Gov. Charlie Baker says Massachusetts hospitals, equipment stockpiles, contact tracers and public health authorities are ready for an escalation of COVID-19 to hit Massachusetts this fall.

"We've done the work. We're prepared to respond to this virus like never before. But our preparations are of little use without the people of Massachusetts continuing to do their part," Baker said at a press conference Tuesday.

Baker said he and his staff have long predicted an uptick in coronavirus transmission in the cooler months that public health data now suggests could be upon us. Baker didn't use the term "surge". Last spring, that's how he described the coronavirus epidemic that hit the state. Baker, instead, spoke of an expected "uptick".

"We've been preparing for that. And we've done a lot of work to put ourselves in a position in Massachusetts where we can identify cases early and do the work associated with stopping the spread," Baker said.

Baker and several of his cabinet members gave a lengthy review of how the state has fought the virus over the past eight months and its preparations to combat more cases now. The updates came a day after Baker rolled out a plan to prevent evictions that some say doesn't go far enough to confront a wave of housing court cases after the state's eviction moratorium expires on Saturday.

Maddie Ribble from the Massachusetts Public Health Association called Baker's plan "woefully inadequate to the situation we find ourselves in" to meet the challenge of thousands of residents going through eviction proceedings.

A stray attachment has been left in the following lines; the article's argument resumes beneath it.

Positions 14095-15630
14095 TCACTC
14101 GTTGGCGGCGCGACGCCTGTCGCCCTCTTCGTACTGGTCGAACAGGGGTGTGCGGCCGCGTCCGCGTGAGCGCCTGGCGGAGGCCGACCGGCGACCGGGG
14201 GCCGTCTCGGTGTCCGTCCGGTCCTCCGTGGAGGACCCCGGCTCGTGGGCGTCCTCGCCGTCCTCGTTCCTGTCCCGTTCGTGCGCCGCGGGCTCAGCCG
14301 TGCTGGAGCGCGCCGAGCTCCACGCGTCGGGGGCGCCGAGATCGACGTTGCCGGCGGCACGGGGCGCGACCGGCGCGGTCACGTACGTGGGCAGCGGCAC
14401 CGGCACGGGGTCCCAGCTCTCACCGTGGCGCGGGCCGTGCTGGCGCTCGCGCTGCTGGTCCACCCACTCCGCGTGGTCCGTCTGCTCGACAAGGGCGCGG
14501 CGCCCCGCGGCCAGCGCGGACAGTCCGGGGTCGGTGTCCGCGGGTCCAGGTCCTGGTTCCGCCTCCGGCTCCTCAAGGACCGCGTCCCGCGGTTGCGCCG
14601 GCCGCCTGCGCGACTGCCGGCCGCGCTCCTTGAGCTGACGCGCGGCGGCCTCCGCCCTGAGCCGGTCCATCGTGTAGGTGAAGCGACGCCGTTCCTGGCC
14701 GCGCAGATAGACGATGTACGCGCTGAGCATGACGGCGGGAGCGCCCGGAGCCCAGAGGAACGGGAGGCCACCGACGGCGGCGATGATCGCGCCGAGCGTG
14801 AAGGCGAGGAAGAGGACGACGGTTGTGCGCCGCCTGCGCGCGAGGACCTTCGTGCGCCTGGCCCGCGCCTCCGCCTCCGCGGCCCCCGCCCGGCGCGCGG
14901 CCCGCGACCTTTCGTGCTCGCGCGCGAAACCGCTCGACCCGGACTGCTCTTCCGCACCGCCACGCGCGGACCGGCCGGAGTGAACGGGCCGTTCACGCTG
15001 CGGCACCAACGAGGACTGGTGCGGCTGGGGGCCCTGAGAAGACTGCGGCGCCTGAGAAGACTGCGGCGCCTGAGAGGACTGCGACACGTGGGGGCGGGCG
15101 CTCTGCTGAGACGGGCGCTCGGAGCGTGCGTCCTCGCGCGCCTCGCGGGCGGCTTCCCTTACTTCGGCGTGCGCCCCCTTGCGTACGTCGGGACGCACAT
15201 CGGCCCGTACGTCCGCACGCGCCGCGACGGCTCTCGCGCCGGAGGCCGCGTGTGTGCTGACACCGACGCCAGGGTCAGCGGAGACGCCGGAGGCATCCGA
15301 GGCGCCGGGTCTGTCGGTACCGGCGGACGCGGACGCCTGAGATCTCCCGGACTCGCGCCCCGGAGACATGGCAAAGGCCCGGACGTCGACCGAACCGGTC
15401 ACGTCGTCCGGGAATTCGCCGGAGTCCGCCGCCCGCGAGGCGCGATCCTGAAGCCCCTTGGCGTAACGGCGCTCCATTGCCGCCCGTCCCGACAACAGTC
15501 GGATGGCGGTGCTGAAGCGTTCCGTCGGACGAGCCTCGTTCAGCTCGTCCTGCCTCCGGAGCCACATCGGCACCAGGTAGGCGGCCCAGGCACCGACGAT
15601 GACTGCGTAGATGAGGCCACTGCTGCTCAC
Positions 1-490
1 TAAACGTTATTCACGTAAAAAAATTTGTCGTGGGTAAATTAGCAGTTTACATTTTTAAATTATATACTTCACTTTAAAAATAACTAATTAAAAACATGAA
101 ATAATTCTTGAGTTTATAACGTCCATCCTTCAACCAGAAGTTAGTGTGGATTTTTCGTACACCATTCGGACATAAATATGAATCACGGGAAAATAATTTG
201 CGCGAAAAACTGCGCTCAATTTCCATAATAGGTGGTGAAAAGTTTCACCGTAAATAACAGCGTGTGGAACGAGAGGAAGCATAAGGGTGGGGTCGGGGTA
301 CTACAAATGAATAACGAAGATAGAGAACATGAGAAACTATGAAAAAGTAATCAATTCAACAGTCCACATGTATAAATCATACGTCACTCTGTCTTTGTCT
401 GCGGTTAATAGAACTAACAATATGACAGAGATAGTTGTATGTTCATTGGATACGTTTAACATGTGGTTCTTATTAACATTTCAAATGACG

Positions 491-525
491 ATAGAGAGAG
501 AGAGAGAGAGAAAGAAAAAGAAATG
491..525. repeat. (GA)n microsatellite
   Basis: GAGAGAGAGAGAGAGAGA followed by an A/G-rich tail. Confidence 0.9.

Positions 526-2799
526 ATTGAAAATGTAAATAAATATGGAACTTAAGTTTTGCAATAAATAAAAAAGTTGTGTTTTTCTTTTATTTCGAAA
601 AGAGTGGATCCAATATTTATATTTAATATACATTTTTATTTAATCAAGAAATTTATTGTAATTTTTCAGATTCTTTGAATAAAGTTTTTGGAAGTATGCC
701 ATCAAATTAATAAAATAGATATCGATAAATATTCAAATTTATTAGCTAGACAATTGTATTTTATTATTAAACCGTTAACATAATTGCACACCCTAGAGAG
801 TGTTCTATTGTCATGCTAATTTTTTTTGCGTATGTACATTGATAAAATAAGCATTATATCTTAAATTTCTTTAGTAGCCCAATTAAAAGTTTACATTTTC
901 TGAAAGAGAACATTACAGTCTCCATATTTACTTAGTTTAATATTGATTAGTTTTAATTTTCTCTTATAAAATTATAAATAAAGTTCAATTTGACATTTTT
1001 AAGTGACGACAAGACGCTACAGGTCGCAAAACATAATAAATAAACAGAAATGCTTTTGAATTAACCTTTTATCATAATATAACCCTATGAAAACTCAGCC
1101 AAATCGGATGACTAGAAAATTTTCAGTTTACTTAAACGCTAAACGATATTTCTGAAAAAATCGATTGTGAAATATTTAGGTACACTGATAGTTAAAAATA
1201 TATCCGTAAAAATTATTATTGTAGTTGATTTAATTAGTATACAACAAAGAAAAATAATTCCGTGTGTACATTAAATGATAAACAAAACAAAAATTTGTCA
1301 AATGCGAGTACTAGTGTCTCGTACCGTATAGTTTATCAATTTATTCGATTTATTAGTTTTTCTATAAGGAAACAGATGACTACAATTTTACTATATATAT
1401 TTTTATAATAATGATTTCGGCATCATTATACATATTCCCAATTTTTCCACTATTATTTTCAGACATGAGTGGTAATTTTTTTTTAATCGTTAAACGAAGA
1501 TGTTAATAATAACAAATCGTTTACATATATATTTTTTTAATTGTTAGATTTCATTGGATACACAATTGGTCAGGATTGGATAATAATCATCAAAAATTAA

"This crisis is going to compound our situation with COVID-19 and most likely lead not only to housing instability and homelessness, but increased spread of COVID-19," Ribble said.

Baker defended the $171 million plan to enhance rent stability programs, provide mediation between landlords and tenants and recall retired judges to work on the caseload, as well as his decision to let the ban on evictions lapse this weekend.

"The longer the moratorium stayed in place, the deeper the hole would become that everybody would have to find a way out of the uncertainty and the difficulty of continuing to just let that problem fester, from our point of view, was the wrong move at this time," Baker said.

Ribble told GBH News that beyond greater resources, the Legislature should pass a guaranteed housing stability bill, which would extend the ban on evictions and foreclosures, freeze rents and add other consumer protections.

A spokeswoman for House Speaker Robert DeLeo said additional housing legislation "is a topic of discussion between the House, the Administration, stakeholders and advocates as well as the Courts," and that under the law already passed by both branches, Baker can extend the moratorium if he chooses to.

The office of Senate President Karen Spilka did not respond to requests for comment on whether lawmakers would vote on a similar bill.

While Baker championed his administration's work on the virus, lawmakers were hearing details on why COVID-19 hit the state's nursing homes and long term care facilities earlier this year. Nearly two-thirds of all Massachusetts deaths have been associated with care facilities.

"To date, the Commonwealth has committed more than $400 million in new funding, in addition, plus $180 million in federal dollars to strengthen nursing homes with regard to staffing, infection control procedures, PPE, all with a focus on quality," said Baker health secretary Marylou Sudders.

The Legislature's Elder Affairs Committee's oversight hearing is scheduled to feature testimony from Baker administration officials, caregiver union representatives, the nursing home industry and others to determine where the state went wrong and what remedies have been put in place.